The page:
Internet sales are treated just like sales made at retail stores, by sales representative, over the telephone, or by mail order. Therefore, California sales and use tax generally applies to your retail Internet sales to California consumers; unless the sales qualify for a specific tax exemption or exclusion (see Nontaxable Sales). Also, if you are making sales of merchandise in California or you are engaged in business in this state, you must register with the CDTFA and report and pay tax on your retail Internet Sales to California consumers, the same as any other retailer.

The use tax rate is the same as the sales tax rate for any given California location; please see California City and County Sales and Use Tax Rates. Transactions that are exempt from sales tax are usually exempt from use tax.

Engaged in business in this state

You are engaged in business in California if you are a retailer that:

  1. Owns or leases real or tangible personal property, including a computer server, in California, or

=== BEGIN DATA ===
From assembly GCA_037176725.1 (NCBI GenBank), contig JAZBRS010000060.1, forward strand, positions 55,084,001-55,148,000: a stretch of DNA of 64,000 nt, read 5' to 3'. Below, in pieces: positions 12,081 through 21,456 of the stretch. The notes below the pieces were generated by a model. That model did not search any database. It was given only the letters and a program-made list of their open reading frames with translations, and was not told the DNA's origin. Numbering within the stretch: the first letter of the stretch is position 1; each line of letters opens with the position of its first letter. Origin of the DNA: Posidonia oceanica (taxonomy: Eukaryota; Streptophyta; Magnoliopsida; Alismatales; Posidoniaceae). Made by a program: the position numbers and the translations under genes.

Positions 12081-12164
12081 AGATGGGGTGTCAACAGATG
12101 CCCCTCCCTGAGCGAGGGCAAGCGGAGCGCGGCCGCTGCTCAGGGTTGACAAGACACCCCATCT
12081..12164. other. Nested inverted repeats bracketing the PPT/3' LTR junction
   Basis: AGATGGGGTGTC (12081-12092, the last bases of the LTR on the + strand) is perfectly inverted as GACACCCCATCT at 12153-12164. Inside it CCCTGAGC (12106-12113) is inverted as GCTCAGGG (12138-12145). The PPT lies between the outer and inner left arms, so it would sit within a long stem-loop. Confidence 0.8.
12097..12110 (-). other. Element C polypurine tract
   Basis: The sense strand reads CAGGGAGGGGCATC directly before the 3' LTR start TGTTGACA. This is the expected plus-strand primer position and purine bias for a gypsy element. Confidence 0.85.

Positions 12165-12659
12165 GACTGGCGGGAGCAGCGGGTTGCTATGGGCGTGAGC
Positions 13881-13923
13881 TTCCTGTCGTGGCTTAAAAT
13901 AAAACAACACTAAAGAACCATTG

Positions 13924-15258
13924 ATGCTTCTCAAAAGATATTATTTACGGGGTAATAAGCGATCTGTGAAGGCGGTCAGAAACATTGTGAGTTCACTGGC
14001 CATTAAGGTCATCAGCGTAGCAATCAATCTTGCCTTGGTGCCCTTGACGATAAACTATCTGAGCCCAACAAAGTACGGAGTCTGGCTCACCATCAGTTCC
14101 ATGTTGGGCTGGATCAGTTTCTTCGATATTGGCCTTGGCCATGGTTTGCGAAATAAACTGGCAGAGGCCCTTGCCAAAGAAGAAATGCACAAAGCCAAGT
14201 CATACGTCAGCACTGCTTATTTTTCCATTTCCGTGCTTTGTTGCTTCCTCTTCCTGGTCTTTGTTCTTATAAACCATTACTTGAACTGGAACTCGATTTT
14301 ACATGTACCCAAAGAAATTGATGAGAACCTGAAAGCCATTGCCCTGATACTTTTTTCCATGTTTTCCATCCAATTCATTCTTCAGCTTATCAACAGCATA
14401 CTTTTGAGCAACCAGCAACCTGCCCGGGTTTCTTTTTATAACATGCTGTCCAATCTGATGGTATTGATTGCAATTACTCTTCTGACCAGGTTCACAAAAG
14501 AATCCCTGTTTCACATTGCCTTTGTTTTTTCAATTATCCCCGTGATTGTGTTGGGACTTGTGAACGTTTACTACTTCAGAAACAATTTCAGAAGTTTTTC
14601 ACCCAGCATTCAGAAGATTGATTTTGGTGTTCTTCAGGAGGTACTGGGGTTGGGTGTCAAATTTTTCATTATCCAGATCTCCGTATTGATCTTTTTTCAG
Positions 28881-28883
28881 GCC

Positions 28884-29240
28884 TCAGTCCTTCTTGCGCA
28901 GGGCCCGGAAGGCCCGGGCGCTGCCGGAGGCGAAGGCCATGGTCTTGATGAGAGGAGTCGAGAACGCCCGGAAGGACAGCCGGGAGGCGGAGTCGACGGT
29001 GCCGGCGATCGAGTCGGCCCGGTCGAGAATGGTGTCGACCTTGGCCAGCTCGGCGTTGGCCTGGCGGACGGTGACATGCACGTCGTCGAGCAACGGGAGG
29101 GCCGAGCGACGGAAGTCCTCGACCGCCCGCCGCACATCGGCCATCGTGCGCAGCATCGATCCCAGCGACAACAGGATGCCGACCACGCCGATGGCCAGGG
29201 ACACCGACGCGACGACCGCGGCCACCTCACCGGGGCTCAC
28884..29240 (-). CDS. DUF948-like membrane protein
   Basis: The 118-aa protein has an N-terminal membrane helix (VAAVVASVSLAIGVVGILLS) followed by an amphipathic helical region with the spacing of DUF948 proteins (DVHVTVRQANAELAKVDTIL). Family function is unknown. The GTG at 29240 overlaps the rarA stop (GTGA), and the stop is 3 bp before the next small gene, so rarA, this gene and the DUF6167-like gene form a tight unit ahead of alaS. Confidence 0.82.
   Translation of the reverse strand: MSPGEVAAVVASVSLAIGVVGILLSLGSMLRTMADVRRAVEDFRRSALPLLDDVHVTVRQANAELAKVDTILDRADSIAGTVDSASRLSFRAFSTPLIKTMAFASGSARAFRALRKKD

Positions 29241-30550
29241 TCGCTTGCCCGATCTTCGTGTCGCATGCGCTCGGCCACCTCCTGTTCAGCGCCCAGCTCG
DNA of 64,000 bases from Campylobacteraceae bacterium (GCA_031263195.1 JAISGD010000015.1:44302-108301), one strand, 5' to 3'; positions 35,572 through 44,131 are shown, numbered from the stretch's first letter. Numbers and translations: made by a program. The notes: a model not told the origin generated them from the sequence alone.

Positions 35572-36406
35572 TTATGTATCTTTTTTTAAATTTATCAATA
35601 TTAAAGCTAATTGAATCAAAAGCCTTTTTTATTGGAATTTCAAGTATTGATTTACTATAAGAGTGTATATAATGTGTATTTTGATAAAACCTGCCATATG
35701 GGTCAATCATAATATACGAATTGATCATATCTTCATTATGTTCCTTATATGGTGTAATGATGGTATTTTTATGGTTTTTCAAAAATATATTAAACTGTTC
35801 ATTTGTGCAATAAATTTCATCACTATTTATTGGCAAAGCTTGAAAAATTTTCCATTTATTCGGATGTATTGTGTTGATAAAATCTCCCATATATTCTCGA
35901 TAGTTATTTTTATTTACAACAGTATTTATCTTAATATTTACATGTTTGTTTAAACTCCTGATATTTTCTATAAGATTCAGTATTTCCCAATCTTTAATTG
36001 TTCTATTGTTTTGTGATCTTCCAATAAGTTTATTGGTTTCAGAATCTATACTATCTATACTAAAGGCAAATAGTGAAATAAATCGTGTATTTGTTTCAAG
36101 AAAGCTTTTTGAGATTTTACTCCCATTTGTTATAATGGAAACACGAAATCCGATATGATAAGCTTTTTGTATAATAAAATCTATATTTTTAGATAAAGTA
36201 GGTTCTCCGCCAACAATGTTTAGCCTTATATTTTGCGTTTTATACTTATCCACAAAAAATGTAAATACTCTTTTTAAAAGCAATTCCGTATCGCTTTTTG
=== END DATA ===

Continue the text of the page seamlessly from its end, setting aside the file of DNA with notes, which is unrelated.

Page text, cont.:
2. Maintains, occupies, or uses, directly or indirectly, or through a subsidiary or agent, a permanent or temporary office, place of distribution, sales or sample room, warehouse or storage place, or other physical place of business in California (whether or not it is related to your sales activities), or
  3. Has persons operating in California under its authority for the purpose of selling, delivering, installing, assembling, or the taking of orders for tangible personal property, or
  4. Derives rentals from a lease of tangible personal property (including vehicles, vessels and aircraft) situated in California, or
  5. Beginning April 1, 2019, has total combined sales of tangible personal property for delivery in California by the retailer and all persons related to the retailer that exceed $500,000 during the preceding or current calendar year.